My sixteenth birthday, the twenty-seventh of December, was the first time since I turned nine that anyone bothered to give me a cake. This was a spontaneous decision, as I sat around 616 all day with little to do but watch after my younger siblings. Mom and Maurice agreed to buy me a birthday cake. Since it was my abusive stepfather’s money, I didn’t want any cake. I especially didn’t want the Carvel ice cream cake he thought I should have. I mean, it was a cold last Friday in December day, and all he could come up with was ice cream cake?

Carvel Ice Cream Store, Edenwald, East 233rd Street & Paulding Avenue, Bronx, New York, December 27, 2010. jag9889 at

The kicker was that I had to go get the cake. It was my birthday, but I had to leave 616, catch the 7 bus to Prospect, get off at Waldbaum’s and walk over to the empty Carvel store to buy a chocolate ice cream cake with a huge vanilla ice cream coating. I bought it and brought it home so we could celebrate me turning sixteen.

I wasn’t thankful for this assignment, and it showed. I had two bites before my older brother Darren and my younger siblings devoured the rock-hard dessert. I wished that Maurice would just go somewhere and die. Not a violent death or one that I had to be the cause of. Just a death that he deserved, like a massive coronary blockage due to a diet rich in saturated fats.

About a week ago, I told my seven-year-old son this story. Or at least, an exaggerated, funny and much less painful fictionalized version of it. I made my ex-stepfather into Jabba the Hutt, and my Carvel ice cream cake into a small square boulder that was painted white. At one point in the story, I told Noah that I hit my stepfather in the head with a piece of the cake, “knocking him out cold.” I made it so that my siblings ate the cake like Shaggy and Scooby ate Scooby Snacks after solving a case, with tongues circling their faces and licking off the excess to boot.

Noah just laughed and laughed throughout. I just hope that he finds something to laugh about when he finally hears the real story.

Crush #1 and Other Bedtime Stories

July 10, 2010

Noah Sleeping, September 2009

For about the past year and a half, me and my wife have spent some of our time at the end of the day with our son Noah telling him bedtime stories. Actually, it’s been mostly me, since my wife doesn’t like making up stuff. At first, it was just about every night, with me telling Noah true stories about family, friends, former classmates and my school experiences.

I’d often put Noah in those stories, especially the ones I knew he’d laugh at. Like the science teacher who came in one day smelling like a skunk had sprayed him because a skunk actually did. Or the story about my second day of high school, where I had to fight a class hipster because he thought that I was a wimpy push-over.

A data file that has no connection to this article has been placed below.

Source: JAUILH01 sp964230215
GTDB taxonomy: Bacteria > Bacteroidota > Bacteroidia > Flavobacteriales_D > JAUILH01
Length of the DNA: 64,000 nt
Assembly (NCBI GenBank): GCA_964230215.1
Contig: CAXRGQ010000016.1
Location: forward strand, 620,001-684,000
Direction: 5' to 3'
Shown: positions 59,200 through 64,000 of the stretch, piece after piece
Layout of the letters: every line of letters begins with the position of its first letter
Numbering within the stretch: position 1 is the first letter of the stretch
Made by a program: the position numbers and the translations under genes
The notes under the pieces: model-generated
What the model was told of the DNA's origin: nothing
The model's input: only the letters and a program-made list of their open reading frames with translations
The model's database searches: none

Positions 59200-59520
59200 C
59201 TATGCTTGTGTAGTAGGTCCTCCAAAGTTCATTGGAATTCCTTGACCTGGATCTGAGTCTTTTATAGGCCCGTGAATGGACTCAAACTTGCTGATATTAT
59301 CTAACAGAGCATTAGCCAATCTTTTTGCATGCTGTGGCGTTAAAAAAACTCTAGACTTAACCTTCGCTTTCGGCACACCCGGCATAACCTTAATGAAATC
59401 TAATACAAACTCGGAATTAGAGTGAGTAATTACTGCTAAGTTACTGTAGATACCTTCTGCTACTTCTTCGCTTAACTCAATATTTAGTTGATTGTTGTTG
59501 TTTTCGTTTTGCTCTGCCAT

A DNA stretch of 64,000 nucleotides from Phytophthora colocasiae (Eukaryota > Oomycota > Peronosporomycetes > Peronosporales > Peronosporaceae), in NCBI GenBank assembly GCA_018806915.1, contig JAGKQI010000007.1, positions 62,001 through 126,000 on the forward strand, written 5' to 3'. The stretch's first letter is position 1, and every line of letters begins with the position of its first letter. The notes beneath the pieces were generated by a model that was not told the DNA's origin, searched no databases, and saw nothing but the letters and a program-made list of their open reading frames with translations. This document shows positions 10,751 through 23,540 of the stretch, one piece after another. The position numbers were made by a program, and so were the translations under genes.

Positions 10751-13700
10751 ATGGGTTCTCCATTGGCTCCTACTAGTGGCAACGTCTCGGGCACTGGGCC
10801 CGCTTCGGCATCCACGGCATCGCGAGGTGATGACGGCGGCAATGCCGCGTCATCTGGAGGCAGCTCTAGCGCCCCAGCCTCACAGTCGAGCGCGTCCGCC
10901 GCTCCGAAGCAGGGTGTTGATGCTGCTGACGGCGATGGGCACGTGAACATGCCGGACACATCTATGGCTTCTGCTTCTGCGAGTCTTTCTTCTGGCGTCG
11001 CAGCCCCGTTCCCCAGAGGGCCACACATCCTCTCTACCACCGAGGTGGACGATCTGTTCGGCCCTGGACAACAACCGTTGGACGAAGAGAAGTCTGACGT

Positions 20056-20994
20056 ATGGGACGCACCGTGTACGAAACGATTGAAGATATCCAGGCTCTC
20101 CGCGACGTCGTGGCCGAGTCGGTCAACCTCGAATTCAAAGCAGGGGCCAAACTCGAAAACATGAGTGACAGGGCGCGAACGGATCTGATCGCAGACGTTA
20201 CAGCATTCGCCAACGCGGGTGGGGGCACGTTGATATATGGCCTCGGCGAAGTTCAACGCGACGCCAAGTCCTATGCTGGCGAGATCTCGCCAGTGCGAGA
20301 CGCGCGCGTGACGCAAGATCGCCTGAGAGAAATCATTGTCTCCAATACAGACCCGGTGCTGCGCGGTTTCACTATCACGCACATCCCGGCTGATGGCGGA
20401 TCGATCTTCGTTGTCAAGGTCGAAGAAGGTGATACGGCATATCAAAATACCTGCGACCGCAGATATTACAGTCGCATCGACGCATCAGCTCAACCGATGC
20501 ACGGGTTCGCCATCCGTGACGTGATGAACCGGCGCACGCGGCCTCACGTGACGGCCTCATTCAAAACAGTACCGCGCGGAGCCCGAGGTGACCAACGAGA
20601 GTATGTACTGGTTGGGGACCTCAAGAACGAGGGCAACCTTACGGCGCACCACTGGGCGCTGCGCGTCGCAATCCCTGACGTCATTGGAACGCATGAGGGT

With me injecting Noah into these stories — usually as the character Ben 10 turning into Big Chill or Humongousaur — I realized I had to embellish a bit, making some of my real-life encounters less like real-life. I told stories about my father where I changed almost all of the wording because the real stories involved more profanity and bigotry than a five or six-year-old should ever have to hear. I’d leave out parts of stories about how mean some of my classmates or teachers were just to make sure Noah was ready to go to sleep happy and without asking me a lot of questions about my past.

About six months ago, I started making up stories, about eighty-five percent fictional in nature. The names

Noah in Snowaggedon (on balcony), February 2010

and places remained the same, but the incidences and their improbable outcomes didn’t. I figured out that Noah mostly enjoyed a few choice characters: a fictionalized ’80s version of my father, a singing, wise-cracking fictional classmate, a super-smart classmate who’d get a case of the “ums” and “uhs” under duress, a friend from my elementary school days who’d fart when under pressure, and an even more tomboyish version of my Crush #1. Noah has since asked for those characters in my stories over and over again.

He’s also asked a lot of questions about my real-life classmates, teachers and family. Like, “Did you really have a classmate who sings ‘Roxanne’ all the time?” Or “Did [your friend] really fart all the time?” “Are you still friends with [super-smart boy]?” So I pulled out the MVHS Class of ’87 yearbook that I had borrowed from a former classmate when revising drafts of Boy @ The Window to show Noah pictures of them so that he could see that these weren’t the larger-than-life, made-up characters I used in my bedtime stories. Not to mention using the power of Facebook to bring home that fact as well.

This past week, Noah’s asked a few more questions. “Do you still like [Crush #1] a lot?,” Noah asked me a couple of days ago. “I still like her, but not the way I liked her when I was twelve,” I said in response, kind of shocked that he asked me that question out of the blue. I then thought for a moment, “Maybe I should keep the twelve-year-old in me to myself until he’s older.”

Noah Salutes

Then I realized. I have to tell Noah these stories. At the very least, it’ll help him not make the same mistakes I made growing up. That way, he won’t have to spend most of his time growing up without good friends, without an eleven-year gap between kisses, with mostly stories that would make most six-year-olds cry. Or, at the least, sad. He can read all about it when he’s older and Boy @ The Window’s published.